on 9 March 2004, triggering termination of the experiment.
Experiment 2 (2005). The objective of this experiment was to compare the effect of brood pheromone
versus nonpheromone control treatment on honey
bee colony growth during the mid-winter pollen
dearth. Typically, preparations for meeting pollination
contract standards for amount of brood area and bees
December 2008
Fig. 1. Consumption of protein supplement by control and brood pheromone treated colonies in 2004 (a) and 2005 (b)
(****, P ⬍ 0.0001; *, P ⬍ 0.05).
are being made at this time of year (Traynor 1993).
The experiment was conducted from 19 January to 8
February 2005 in the same apiary as in 2004 but in
different colonies. The daily average high temperature was 16⬚C, and the average low was 6⬚C. The
protocol was the same as experiment 1, except each
treatment was replicated eight times at the colony
level. As in 2004, numbers of adult bees were estimated 10 days after treatments ceased. In this year, we
additionally tested the hypothesis that brood pheromone affects amount of hypopharyngeal gland protein
of winter bees in January and February. Every week
for 3 wk, 10 bees were collected from the brood nest
area of each colony for measurement of hypopharyngeal gland protein by using the Bradford Assay (Sagili
et al. 2005, Sagili and Pankiw 2007).
Bees were cold euthanized, and then their hypopharyngeal glands dissected. The glands were stored
in Tris buffer at ⫺80⬚C before further processing.
Hypopharyngeal glands were macerated in microcentrifuge tubes by using a small plastic pestle and vortexed to homogenize the solution. Subsequently, the
homogenate was centrifuged at 1,000 ⫻ g for 2 min.
Supernatant from each tube was used for protein analysis. We used the 500-0202 Quick Start Bradford protein assay kit two (Bio-Rad Laboratories, Hercules,
CA). Then, 2 and 5 ␮l were added from each sample
to be analyzed in microcentrifuge tubes containing 1
ml of Bradford reagent. Tubes were vortexed, and
then they were incubated for 5 min at room temperature. Standard curves were prepared using bovine
serum albumin (BSA). Protein absorbance was measured at 595 nm against blank reagent using a spectrophotometer (model D4 Ð 640, Beckman Instruments, Inc., Columbia, MD). Weight of protein (BSA)
was plotted against the corresponding absorbance
value to generate a linear regression equation (SPSS
Inc. 2005). Protein extracted from hypopharyngeal
glands was estimated using the linear regression
equation generated above. Bees were handled in
compliance with current laws of the United States
of America.
Experiment 1 (9 February–9 March 2004). At the
time of initiation, on average, the colonies used in this
experiment consisted of ⬇12,000 adult bees (approximately six completely covered Langroth-deep frames),
2,600-cm2 brood area (approximately two frames),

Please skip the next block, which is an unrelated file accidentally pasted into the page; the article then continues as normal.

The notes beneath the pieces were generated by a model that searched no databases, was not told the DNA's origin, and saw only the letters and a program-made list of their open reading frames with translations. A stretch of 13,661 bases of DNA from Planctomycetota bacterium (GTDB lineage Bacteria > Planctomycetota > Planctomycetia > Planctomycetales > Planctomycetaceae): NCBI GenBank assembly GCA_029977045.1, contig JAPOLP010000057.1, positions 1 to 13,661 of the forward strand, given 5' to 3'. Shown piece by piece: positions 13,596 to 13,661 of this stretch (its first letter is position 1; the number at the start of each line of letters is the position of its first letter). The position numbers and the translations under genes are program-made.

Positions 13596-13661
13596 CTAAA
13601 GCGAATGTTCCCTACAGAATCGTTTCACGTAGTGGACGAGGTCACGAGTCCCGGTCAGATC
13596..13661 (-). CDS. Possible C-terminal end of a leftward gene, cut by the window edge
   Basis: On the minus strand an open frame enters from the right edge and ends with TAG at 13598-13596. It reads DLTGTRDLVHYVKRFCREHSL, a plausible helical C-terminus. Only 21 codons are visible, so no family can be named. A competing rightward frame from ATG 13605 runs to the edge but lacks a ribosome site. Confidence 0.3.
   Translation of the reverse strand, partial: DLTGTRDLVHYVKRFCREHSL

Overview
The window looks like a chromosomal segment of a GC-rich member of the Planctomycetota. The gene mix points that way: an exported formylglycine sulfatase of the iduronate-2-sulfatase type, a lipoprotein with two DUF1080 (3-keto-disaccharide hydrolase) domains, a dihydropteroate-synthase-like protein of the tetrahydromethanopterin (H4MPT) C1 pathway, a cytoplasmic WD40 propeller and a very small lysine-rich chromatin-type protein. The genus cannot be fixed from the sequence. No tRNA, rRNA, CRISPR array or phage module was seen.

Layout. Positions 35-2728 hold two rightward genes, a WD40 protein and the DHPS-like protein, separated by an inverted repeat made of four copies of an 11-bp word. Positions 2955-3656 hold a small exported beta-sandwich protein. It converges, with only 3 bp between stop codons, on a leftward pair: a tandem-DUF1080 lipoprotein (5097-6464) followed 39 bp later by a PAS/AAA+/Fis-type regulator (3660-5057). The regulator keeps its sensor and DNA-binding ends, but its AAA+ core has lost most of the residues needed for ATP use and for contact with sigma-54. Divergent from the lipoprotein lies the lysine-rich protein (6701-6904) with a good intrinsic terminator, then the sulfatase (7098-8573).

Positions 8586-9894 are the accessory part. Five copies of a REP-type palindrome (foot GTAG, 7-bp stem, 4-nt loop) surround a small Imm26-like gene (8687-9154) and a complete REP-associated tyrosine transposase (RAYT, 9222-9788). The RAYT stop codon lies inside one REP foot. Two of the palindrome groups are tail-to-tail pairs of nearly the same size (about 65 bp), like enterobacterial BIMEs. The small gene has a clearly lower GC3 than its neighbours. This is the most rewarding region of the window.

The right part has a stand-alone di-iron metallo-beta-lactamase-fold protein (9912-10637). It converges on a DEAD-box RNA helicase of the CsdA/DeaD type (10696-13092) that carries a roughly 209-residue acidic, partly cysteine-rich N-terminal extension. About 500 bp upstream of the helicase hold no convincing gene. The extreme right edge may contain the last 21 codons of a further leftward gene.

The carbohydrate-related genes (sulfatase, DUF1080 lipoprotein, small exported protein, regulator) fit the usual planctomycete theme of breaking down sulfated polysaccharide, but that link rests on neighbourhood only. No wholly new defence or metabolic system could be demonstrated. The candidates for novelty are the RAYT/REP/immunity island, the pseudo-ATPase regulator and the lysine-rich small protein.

and one mated queen. Hives were made up of two
Langstroth-deep supers, with a total of 10 frames.
Amount of brood area was not signiÞcantly different
between treatments (analysis of variance [ANOVA]:
F1,10 ⫽ 3.0; P ⫽ 0.1), and, in particular, larval areas were
not signiÞcantly different (brood pheromone, 326.3 ⫾
115.6 cm2; control, 370.5 ⫾ 122.5 cm2; ANOVA: F1,10 ⫽
0.70; P ⬎ 0.05). Amount of bees (ANOVA: F1,10 ⫽ 1.2;
P ⬎ 0.05), honey area (ANOVA: F1,10 ⫽ 3.3; P ⫽ 0.1),
pollen area (ANOVA: F1,10 ⫽ 1.0; P ⬎ 0.05), and empty
space (ANOVA: F1,10 ⫽ 4.1; P ⬎ 0.05) in colonies
randomly selected for pheromone or control treatments also were not signiÞcantly different.
Overall, colonies treated with brood pheromone
consumed signiÞcantly more protein supplement than
control colonies (ANOVA: F1,10 ⫽ 80.0; P ⬍ 0.0001)
(Fig. 1a). There were signiÞcant differences between
weeks for supplement consumption (F2,10 ⫽ 20.0; P ⬍
0.0001), but no signiÞcant week ⫻ treatment interaction (F2,10 ⫽ 1.1; P ⬎ 0.05), meaning that treatment did
not differentially affect supplement consumption
from week to week. Repeated measures MauchlyÕs test
indicated that the assumption of sphericity was violated for change in brood area data [␹2(2) ⫽ 12.5, P ⬍
0.05]; therefore, degrees of freedom were corrected
using GreenhouseÐGeisser estimates of sphericity
(␧ ⫽ 0.571); a default correction in SPSS 14.0 (SPSS
Inc. 2005). There was a signiÞcant effect of week on
change in brood area (ANOVA: F1.1,11.4 ⫽ 5.2; P ⬍
0.05) such that there was a signiÞcant amount of increased brood area in pheromone-treated colonies
versus control colonies, in weeks 1 and 2 of the experiment (Fig. 2a). There was a signiÞcant interaction
of week ⫻ treatment on amount of change in brood
area (ANOVA: F1.1,11.4 ⫽ 7.4; P ⬍ 0.05), an indication
that amount of change in brood area was not consistent between treatments from week to week (Fig. 2a).
Vol. 101, no. 6
Fig. 2. Amount of change in brood area in control and brood pheromone-treated colonies in 2004 (a) and 2005 (b) (nsd,
not signiÞcantly different; *, P ⬍ 0.05; ****, P ⬍ 0.000).
Brood pheromone treatment had a signiÞcantly positive effect on the mean increase in the estimated
number of adult bees compared with control colonies
(ANOVA: F1,10 ⫽ 37.0; P ⬍ 0.001) (Fig. 3a).